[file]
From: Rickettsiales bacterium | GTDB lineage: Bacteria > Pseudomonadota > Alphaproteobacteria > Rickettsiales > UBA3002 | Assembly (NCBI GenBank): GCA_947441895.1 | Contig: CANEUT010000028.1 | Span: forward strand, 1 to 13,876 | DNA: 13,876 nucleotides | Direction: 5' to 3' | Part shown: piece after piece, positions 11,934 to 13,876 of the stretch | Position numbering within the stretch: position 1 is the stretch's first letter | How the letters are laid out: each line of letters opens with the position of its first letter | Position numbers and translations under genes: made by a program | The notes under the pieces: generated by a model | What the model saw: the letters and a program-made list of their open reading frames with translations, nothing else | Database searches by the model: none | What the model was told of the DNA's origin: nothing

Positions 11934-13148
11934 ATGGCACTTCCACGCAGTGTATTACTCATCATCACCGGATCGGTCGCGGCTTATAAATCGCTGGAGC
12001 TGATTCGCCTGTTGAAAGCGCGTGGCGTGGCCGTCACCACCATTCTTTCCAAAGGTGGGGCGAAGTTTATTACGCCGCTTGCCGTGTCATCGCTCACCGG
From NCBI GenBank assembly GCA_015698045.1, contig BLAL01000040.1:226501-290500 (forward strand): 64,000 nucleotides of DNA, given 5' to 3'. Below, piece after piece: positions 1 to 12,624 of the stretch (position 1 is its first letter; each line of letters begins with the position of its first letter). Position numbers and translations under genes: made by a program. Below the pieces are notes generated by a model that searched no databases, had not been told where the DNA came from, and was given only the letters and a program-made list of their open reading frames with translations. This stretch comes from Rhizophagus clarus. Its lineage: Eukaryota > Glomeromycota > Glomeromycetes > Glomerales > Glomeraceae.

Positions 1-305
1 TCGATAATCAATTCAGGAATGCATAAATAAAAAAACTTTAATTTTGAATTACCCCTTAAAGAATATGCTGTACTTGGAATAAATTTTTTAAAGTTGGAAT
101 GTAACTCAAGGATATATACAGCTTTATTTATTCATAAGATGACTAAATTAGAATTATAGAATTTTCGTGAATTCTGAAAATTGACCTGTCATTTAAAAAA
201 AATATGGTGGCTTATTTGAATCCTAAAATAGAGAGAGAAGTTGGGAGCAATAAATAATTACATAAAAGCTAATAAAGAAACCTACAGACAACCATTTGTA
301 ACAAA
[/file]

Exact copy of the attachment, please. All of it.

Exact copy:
From: Rickettsiales bacterium | GTDB lineage: Bacteria > Pseudomonadota > Alphaproteobacteria > Rickettsiales > UBA3002 | Assembly (NCBI GenBank): GCA_947441895.1 | Contig: CANEUT010000028.1 | Span: forward strand, 1 to 13,876 | DNA: 13,876 nucleotides | Direction: 5' to 3' | Part shown: piece after piece, positions 11,934 to 13,876 of the stretch | Position numbering within the stretch: position 1 is the stretch's first letter | How the letters are laid out: each line of letters opens with the position of its first letter | Position numbers and translations under genes: made by a program | The notes under the pieces: generated by a model | What the model saw: the letters and a program-made list of their open reading frames with translations, nothing else | Database searches by the model: none | What the model was told of the DNA's origin: nothing

Positions 11934-13148
11934 ATGGCACTTCCACGCAGTGTATTACTCATCATCACCGGATCGGTCGCGGCTTATAAATCGCTGGAGC
12001 TGATTCGCCTGTTGAAAGCGCGTGGCGTGGCCGTCACCACCATTCTTTCCAAAGGTGGGGCGAAGTTTATTACGCCGCTTGCCGTGTCATCGCTCACCGG
From NCBI GenBank assembly GCA_015698045.1, contig BLAL01000040.1:226501-290500 (forward strand): 64,000 nucleotides of DNA, given 5' to 3'. Below, piece after piece: positions 1 to 12,624 of the stretch (position 1 is its first letter; each line of letters begins with the position of its first letter). Position numbers and translations under genes: made by a program. Below the pieces are notes generated by a model that searched no databases, had not been told where the DNA came from, and was given only the letters and a program-made list of their open reading frames with translations. This stretch comes from Rhizophagus clarus. Its lineage: Eukaryota > Glomeromycota > Glomeromycetes > Glomerales > Glomeraceae.

Positions 1-305
1 TCGATAATCAATTCAGGAATGCATAAATAAAAAAACTTTAATTTTGAATTACCCCTTAAAGAATATGCTGTACTTGGAATAAATTTTTTAAAGTTGGAAT
101 GTAACTCAAGGATATATACAGCTTTATTTATTCATAAGATGACTAAATTAGAATTATAGAATTTTCGTGAATTCTGAAAATTGACCTGTCATTTAAAAAA
201 AATATGGTGGCTTATTTGAATCCTAAAATAGAGAGAGAAGTTGGGAGCAATAAATAATTACATAAAAGCTAATAAAGAAACCTACAGACAACCATTTGTA
301 ACAAA